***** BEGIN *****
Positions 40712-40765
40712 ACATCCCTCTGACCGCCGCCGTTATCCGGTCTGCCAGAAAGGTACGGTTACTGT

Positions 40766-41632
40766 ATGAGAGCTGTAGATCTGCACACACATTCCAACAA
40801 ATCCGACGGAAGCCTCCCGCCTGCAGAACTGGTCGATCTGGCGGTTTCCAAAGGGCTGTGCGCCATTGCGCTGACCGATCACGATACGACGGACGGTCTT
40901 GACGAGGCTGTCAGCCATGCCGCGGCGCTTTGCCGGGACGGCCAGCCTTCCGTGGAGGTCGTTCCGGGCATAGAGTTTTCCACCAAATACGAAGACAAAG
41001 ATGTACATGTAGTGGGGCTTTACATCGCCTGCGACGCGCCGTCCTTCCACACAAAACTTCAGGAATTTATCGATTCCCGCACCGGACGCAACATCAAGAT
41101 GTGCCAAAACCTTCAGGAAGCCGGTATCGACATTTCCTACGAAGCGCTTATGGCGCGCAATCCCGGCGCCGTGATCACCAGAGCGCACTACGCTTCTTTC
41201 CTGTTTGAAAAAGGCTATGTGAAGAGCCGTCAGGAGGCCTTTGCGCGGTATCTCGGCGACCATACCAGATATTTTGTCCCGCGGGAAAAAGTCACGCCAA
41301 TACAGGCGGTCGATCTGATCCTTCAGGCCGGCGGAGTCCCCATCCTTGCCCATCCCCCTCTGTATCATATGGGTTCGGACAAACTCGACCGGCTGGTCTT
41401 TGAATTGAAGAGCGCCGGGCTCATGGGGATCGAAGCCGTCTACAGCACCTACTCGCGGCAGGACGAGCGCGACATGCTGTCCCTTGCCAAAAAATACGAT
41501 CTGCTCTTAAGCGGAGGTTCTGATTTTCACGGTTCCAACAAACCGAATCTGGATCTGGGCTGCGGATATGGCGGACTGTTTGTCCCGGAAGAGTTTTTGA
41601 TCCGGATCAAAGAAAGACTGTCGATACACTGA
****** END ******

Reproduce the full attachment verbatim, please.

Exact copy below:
Positions 40712-40765
40712 ACATCCCTCTGACCGCCGCCGTTATCCGGTCTGCCAGAAAGGTACGGTTACTGT

Positions 40766-41632
40766 ATGAGAGCTGTAGATCTGCACACACATTCCAACAA
40801 ATCCGACGGAAGCCTCCCGCCTGCAGAACTGGTCGATCTGGCGGTTTCCAAAGGGCTGTGCGCCATTGCGCTGACCGATCACGATACGACGGACGGTCTT
40901 GACGAGGCTGTCAGCCATGCCGCGGCGCTTTGCCGGGACGGCCAGCCTTCCGTGGAGGTCGTTCCGGGCATAGAGTTTTCCACCAAATACGAAGACAAAG
41001 ATGTACATGTAGTGGGGCTTTACATCGCCTGCGACGCGCCGTCCTTCCACACAAAACTTCAGGAATTTATCGATTCCCGCACCGGACGCAACATCAAGAT
41101 GTGCCAAAACCTTCAGGAAGCCGGTATCGACATTTCCTACGAAGCGCTTATGGCGCGCAATCCCGGCGCCGTGATCACCAGAGCGCACTACGCTTCTTTC
41201 CTGTTTGAAAAAGGCTATGTGAAGAGCCGTCAGGAGGCCTTTGCGCGGTATCTCGGCGACCATACCAGATATTTTGTCCCGCGGGAAAAAGTCACGCCAA
41301 TACAGGCGGTCGATCTGATCCTTCAGGCCGGCGGAGTCCCCATCCTTGCCCATCCCCCTCTGTATCATATGGGTTCGGACAAACTCGACCGGCTGGTCTT
41401 TGAATTGAAGAGCGCCGGGCTCATGGGGATCGAAGCCGTCTACAGCACCTACTCGCGGCAGGACGAGCGCGACATGCTGTCCCTTGCCAAAAAATACGAT
41501 CTGCTCTTAAGCGGAGGTTCTGATTTTCACGGTTCCAACAAACCGAATCTGGATCTGGGCTGCGGATATGGCGGACTGTTTGTCCCGGAAGAGTTTTTGA
41601 TCCGGATCAAAGAAAGACTGTCGATACACTGA